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biologicalmarginalia:

Extant cetaceans exhibit hyperphalangy, a condition where the finger have an increased number of bones. The first digit, however,has a reduced number of bones (so hypophalangy) and is actually absent in several baleen whales; only Pilot Whales have hyperphalangy on this digit. The fifth digit generally has the ancestral number of bones for baleen whales but toothed whales typically have reduction; Kogia is an exception with hyperphalangy. In toothed whales, the second and third digits have the most number of bones whereas in baleen whales it is the third and fourth digits.

First Image: (A) Orca, (B) Sperm Whale, (C) North Atlantic Right Whale, (D) Humpback Whale, (E) Ichthyosaur (Stenopterygius sp.)

Second Image: (A) Orca, (B) North Atlantic Right Whale, (C) Sei Whale

Cooper, L. et al. (2007) Evolution of Hyperphalangy and Digit Reduction in the Cetacean Manus. The Anatomical Record 290 654–672

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irinaivanov:

Hieronymus Bosch, detail The Garden of Earthly Delights, 1490-1510

irinaivanov:

Hieronymus Bosch, detail The Garden of Earthly Delights, 1490-1510

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theartistsmanifesto:

Peach Blossoms—Villiers–le–Bel by Childe Hassam (1887)

theartistsmanifesto:

Peach Blossoms—Villiers–le–Bel by Childe Hassam (1887)

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mineralia:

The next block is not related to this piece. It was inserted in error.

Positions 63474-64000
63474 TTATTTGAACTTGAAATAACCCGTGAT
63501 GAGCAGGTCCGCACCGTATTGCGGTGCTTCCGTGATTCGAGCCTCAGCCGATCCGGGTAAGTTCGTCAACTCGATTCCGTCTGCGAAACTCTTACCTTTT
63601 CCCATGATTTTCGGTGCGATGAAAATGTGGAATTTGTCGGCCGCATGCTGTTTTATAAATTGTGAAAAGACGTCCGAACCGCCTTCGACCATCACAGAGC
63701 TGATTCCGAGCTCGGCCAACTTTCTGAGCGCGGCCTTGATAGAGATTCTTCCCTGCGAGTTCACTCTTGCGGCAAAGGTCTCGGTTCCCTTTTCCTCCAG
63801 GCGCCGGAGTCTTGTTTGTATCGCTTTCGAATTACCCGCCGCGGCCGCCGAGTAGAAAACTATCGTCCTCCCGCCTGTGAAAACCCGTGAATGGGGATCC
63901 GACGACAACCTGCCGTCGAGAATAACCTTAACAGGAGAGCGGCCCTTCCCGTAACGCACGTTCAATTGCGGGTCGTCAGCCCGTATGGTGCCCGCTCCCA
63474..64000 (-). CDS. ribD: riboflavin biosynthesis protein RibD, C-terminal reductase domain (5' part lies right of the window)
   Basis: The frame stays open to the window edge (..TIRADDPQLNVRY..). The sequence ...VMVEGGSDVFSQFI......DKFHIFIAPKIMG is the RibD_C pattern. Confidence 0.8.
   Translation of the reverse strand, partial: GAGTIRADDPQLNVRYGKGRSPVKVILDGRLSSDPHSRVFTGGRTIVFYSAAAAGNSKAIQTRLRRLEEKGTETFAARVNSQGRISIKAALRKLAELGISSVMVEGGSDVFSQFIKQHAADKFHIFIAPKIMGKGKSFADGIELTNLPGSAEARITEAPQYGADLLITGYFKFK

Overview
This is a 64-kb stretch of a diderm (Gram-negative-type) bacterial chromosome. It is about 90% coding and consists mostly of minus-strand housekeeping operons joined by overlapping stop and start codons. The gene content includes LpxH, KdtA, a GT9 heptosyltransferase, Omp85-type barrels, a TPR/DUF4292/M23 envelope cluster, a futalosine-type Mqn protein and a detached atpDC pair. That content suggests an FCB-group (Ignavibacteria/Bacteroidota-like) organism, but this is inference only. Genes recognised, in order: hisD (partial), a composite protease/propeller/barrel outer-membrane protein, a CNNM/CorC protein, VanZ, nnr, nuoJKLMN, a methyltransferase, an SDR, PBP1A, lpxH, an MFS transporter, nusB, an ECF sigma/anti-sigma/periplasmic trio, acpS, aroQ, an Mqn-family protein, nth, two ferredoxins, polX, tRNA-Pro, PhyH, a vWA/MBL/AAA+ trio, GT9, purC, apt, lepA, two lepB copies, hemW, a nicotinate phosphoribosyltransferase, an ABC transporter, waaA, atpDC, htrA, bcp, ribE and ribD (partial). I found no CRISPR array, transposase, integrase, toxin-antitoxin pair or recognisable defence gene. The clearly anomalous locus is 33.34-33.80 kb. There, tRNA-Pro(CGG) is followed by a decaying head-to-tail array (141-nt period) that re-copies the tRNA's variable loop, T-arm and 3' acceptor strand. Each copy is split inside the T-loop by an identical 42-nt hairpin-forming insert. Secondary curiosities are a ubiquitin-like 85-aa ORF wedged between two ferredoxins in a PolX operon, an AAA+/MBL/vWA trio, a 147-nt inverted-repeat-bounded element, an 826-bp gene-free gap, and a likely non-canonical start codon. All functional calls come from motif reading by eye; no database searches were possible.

Bedside minerals: Quartz, Dioptase, Amazonite, Creedite, & Amethyst.

mineralia:

Bedside minerals: Quartz, Dioptase, Amazonite, Creedite, & Amethyst.

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bpod-mrc:

20 April 2014
Nuclear Deterioration
In the long-running investigation into the causes of Parkinson’s disease, scientists have a new lead: defects in the nuclei of brain-cell precursors. Post-mortem analysis of brain tissue from Parkinson’s patients revealed a high proportion of neurons [nerve cells] with deformed nuclei, suggesting nuclear deterioration plays a role in the disease. Researchers suspect the distortion might be caused by mutation in the LRRK2 gene that correlates with Parkinson’s, so they put the theory to the test. As induced pluripotent stem cells derived from patients became brain-cell precursors, nuclear architecture slowly deteriorated until they were clearly misshapen (pictured right) compared to healthy controls (left). The mutant cells also failed to mature into neurons. When the LRRK2 mutation was corrected, however, nuclei developed normally. Treating the brain-cell precursors with a particular compound achieved the same result, raising the possibility of a drug to reverse the problem and treat the disease.
Written by Daniel Cossins
—
Image courtesy of Juan Carlos Izpisua Belmonte and colleaguesThe Salk Institute for Biological Studies, USA Copyright held by original authors Research published in Nature, November 2012